[thelist] Do women view web pages differently from men?

martin.p.burns at uk.pwcglobal.com martin.p.burns at uk.pwcglobal.com
Fri Apr 6 03:53:53 CDT 2001

Memo from Martin P Burns of PricewaterhouseCoopers

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It would be interesting to see if there were other factors in play for
the 1st part of your test.

But the second one is a biggie in terms of copywriting. People who
write (well) for exhibitions have known for a while that simple, direct,
active words do *much* better. I once benchmarked a community
nature reserve's visitor leaflet, and it was all written as "The reserve
was founded in 1953 after an extensive consultation period...zzz...
It is run by a committee elected from a representative....zzzz"

I tested an alternative which made the reserve and its resources the
star: "Go and see this!" "Hey, try that, it's fun!" kind of thing, and it
*much* more successful in communicating to visitors. They adopted
my version very quickly, although there were a couple of committee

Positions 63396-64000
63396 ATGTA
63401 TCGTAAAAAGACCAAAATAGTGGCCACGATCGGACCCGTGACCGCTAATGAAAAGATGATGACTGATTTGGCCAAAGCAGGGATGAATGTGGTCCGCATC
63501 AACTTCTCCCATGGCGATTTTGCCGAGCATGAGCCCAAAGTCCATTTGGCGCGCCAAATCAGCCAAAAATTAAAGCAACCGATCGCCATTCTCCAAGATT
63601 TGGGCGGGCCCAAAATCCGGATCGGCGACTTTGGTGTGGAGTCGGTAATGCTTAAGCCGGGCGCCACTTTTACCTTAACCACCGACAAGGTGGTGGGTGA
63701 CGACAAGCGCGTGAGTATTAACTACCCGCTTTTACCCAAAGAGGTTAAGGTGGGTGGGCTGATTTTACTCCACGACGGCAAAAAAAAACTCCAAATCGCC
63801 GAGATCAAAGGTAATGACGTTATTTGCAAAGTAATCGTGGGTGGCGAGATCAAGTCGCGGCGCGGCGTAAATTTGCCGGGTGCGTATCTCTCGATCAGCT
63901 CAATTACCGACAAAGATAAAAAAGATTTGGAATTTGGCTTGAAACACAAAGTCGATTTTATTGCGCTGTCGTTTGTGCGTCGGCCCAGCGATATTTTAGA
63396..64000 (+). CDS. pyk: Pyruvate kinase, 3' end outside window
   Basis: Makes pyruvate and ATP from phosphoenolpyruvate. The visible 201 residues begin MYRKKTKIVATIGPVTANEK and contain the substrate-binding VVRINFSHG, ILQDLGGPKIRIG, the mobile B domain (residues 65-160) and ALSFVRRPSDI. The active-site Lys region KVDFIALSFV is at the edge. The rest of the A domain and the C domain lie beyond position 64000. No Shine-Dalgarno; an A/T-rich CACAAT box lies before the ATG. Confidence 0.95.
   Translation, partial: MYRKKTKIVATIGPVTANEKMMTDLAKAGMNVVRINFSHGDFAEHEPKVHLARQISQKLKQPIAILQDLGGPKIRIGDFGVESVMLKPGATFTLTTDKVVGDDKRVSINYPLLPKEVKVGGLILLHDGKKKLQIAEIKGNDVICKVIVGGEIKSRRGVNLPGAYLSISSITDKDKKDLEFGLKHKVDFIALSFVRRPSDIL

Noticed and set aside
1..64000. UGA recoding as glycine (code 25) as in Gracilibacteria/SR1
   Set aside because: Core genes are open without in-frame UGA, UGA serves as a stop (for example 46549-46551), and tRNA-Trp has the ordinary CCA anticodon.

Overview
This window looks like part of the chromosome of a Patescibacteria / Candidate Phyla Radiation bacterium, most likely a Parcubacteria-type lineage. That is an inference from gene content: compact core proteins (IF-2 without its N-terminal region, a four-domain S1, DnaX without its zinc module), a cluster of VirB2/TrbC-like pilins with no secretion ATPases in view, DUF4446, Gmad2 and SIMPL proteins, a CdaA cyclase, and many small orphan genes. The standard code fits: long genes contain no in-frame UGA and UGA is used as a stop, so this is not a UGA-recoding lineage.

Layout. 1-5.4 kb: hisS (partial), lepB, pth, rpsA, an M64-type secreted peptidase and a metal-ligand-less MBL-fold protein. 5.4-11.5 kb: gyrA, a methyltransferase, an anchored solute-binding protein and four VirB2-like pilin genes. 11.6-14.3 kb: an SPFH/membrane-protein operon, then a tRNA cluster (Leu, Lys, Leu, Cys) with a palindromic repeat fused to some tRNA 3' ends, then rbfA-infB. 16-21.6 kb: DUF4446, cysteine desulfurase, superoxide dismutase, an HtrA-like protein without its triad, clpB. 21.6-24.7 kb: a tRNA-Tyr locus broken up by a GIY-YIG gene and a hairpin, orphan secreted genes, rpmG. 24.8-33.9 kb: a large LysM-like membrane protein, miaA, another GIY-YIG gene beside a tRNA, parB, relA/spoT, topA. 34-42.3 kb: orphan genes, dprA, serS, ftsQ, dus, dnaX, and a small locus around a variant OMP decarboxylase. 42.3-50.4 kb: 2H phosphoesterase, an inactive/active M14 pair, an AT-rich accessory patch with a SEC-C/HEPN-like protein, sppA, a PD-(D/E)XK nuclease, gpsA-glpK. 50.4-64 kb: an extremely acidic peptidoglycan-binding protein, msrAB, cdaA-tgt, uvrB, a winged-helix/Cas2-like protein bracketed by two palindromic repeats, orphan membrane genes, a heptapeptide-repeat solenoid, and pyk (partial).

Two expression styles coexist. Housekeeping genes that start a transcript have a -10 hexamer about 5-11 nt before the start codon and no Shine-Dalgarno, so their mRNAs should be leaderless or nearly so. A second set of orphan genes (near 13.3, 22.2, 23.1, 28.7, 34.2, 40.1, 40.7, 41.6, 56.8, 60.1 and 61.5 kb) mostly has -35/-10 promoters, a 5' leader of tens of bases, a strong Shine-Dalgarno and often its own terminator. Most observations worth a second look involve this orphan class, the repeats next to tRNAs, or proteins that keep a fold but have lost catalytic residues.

members who insisted that their version (and yes, they were the ones
who wrote the original) communicated better.


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Subject:  RE: [thelist]  Do women view web pages differently from men?

I was recently usability testing a flash timeline (very small group) and I
ran into something very similar. The women found my text links much more
easily than the men. I also found that the men asked for more bells and
whistles. The first comment when they sat down at the machine was "Is there
going to be music?"

Another interesting item was the relationship of passive and active verbs
in the text link. My link was originally "How does it work?" Nobody saw it.
It didn't matter where it was on the screen, the size, or the color. When I
changed the link to "Show me how it works" (active verb) I started getting
an ~80% click through rate.

Very interesting...

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